Ending Fossil Fuels offers what Buck describes as a “primer” on fossil fuel phaseout. To date, climate politics have centered exclusively on managing fossil fuel emissions. In policies like the Paris Agreement and the Green New Deal, the goal is a world with carbon emissions brought to “net zero” — a slippery and ambiguous term that, as Buck notes, lends itself equally to a postcarbon world or a continuation of the status quo. “Net zero may be a temporary state on the way toward a fossil-free future, or it may be a permanent condition where fossil fuels continue forever, re-interpreted as part of sustainable carbon management,” Buck observes. Meanwhile, policymakers have neglected the production side of things, leaving an opening for the Left to articulate a program for what decarbonization could look like. Buck sees a politics organized around fossil fuel phaseout as a way to bring about a more just world and believes Big Tech and Big Data have important roles to play in bringing this world into being.
Buck chalks up the focus on emissions, at the expense of discussions about fossil fuel phaseout, to the fact that climate policy wonks have been professionalized to work within a centrist paradigm, in which certain roads for achieving net zero are deemed possible and others are dismissed as too radical. To this end, Ending Fossil Fuels might be read as an effort to appeal to the red-scare sensibilities of these technocrats. Nowhere will you find Buck railing, Naomi Klein–style, against the evils of capitalism — Buck is adamant that the thing in need of dismantling is not capitalism but fossil fuels. She has no patience for climate activists who refuse to work with bastions of capital on ideological grounds. Oil companies already have the deep knowledge and expertise we need to remove carbon on an industrial scale: why reinvent the wheel?
Yet over the course of the book, it becomes evident that Buck wants to use the project of dismantling a fossil fuel-based society as a Trojan horse for bringing about something that looks like a postcapitalist society. What will it take to ensure that control over carbon removal technologies rests in the hands of the people? Nationalize the fossil fuel industry and reinvent it as a publicly owned, worker-centered carbon management industry. Labor unions, Buck notes, have long been clamoring for a massive scale-up of the carbon capture and storage industry and access to the high-paying jobs it will provide. Nationalization will also help when it comes time to impose increasingly strict oil extraction quotas and when it’s time to retire power plants before they’ve reached the end of their life cycle — two key steps in the fossil fuel phaseout process that Buck outlines.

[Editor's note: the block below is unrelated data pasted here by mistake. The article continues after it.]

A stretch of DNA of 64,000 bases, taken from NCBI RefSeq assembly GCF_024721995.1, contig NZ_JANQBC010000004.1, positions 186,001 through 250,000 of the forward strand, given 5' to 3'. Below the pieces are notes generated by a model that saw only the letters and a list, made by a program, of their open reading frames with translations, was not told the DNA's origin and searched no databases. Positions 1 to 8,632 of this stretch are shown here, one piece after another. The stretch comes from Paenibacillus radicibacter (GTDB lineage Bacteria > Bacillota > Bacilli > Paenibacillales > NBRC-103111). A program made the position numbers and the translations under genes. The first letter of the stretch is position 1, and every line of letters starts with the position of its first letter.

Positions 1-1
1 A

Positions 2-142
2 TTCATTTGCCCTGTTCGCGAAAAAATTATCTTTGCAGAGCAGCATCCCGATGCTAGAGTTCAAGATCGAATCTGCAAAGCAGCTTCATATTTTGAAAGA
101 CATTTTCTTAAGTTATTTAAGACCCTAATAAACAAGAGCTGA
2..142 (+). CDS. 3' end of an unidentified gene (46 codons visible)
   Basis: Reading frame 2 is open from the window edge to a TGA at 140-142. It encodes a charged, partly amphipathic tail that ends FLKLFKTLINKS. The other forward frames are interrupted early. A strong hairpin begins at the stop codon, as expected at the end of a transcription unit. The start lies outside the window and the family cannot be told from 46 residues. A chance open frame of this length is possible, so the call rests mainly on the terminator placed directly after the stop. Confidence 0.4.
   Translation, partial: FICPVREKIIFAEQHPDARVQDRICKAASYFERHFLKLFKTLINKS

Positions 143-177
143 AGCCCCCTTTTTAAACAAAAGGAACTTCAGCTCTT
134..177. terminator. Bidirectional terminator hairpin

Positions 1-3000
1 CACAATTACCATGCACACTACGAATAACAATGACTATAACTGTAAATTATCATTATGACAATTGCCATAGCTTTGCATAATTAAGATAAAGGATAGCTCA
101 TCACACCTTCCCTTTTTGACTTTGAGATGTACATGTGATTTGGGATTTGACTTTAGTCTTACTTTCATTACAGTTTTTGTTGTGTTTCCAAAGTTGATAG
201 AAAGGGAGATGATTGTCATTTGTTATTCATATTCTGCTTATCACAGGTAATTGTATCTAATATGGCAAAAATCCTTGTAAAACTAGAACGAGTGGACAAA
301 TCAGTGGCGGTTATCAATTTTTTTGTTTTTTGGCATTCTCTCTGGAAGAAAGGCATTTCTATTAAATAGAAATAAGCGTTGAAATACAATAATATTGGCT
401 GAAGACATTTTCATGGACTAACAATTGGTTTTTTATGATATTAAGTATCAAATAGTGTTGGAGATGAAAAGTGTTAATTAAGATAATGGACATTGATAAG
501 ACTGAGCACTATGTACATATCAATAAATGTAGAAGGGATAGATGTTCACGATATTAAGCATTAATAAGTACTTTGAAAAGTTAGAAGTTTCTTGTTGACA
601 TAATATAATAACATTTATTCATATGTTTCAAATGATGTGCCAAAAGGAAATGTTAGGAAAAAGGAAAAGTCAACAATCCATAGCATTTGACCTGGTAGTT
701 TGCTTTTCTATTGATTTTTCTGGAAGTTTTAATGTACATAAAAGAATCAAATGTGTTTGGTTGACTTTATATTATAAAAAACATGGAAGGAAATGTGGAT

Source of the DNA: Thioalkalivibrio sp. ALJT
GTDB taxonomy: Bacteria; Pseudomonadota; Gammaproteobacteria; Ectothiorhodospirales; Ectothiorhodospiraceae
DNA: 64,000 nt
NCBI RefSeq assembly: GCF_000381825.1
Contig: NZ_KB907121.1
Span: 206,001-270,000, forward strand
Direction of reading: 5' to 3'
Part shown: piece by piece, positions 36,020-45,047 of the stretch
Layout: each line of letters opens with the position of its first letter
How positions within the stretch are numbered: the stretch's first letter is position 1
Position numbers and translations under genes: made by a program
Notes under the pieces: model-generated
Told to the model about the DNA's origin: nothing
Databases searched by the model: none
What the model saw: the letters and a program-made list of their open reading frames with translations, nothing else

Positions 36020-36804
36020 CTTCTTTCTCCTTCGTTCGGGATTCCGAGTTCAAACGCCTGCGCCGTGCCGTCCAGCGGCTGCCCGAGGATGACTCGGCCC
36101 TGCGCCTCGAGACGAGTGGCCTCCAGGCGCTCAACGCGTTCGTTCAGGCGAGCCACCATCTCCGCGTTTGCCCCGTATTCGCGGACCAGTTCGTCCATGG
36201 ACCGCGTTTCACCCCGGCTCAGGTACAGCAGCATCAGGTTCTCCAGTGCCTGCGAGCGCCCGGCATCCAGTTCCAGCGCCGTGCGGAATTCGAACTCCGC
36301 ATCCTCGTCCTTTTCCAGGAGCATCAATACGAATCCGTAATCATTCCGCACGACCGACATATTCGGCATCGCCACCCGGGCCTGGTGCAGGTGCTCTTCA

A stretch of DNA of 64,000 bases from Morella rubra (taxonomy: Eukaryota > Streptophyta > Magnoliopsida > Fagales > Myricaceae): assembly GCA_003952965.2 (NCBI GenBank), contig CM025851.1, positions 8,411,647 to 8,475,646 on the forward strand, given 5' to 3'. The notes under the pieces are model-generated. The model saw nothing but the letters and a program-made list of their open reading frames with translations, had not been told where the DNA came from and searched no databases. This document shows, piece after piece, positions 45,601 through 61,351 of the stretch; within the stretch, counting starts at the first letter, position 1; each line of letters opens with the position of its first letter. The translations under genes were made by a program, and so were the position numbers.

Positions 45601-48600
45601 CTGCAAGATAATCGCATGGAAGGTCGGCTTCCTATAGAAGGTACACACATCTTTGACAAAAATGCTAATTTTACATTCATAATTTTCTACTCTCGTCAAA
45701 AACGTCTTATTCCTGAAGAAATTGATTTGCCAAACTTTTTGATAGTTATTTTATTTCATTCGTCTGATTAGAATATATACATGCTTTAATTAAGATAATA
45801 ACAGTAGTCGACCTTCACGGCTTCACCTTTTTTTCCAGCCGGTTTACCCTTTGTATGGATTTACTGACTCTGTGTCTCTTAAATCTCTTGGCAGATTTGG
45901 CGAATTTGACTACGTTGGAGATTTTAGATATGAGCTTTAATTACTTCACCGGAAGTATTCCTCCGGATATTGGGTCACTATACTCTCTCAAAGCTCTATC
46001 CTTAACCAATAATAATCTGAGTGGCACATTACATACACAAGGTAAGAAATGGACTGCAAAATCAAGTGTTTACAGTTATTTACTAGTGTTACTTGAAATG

What about the massive amounts of monitoring and sensing data that go into making carbon removal technologies work? Here the focus needs to be on ensuring the data remains publicly controlled and publicly accessible. Recent history is instructive. A 2020 Treasury Department audit found that from 2010 to 2019, fossil fuel companies improperly claimed nearly $900 million in carbon-removal tax credits; the companies claimed the credits without ever submitting the necessary reports proving they had actually sequestered the carbon. Buck believes the companies were able to get away with blatant fraud for so long because none of the reporting data were available for public scrutiny, writing, “It’s a process to get those numbers; you have to be an expert to navigate that process. No one really knows what is going on with the tons of carbon dioxide.”
With the coming commercial demand for ecological sensing data — think of all the municipalities and companies that have pledged carbon neutrality: How will they know when they’ve reached it? — Big Tech will assume an increasingly outsize role in carbon politics. Microsoft, Buck notes, is currently working to literally invent the market for carbon capture with a $1-billion investment fund for climate tech startups. Here again Buck calls for some kind of public control over the future carbon exchange platforms, cloud storage capabilities, and machine learning systems. Social media platforms too need to be made into public utilities to combat climate disinformation campaigns.
At the heart of Buck’s vision for a postcapitalist world is planning: planned transitions, planned phaseouts, planned endings. Planning in the United States has a bad rap, both ideologically — the antithesis of all that freedom-loving Americans stand for — and historically, as in, for instance, the exclusionary planning practices of individuals like Robert Moses or, more generally, the racist housing policies that informed city planning for decades. Buck thinks we can do it better this time. She senses that, in the realms of architecture, urban planning, and economics, the tide is turning toward a more justice-centered approach to planning. It’s a trend that can be helped along by a cultural shift: Buck wants us to make planning cool again.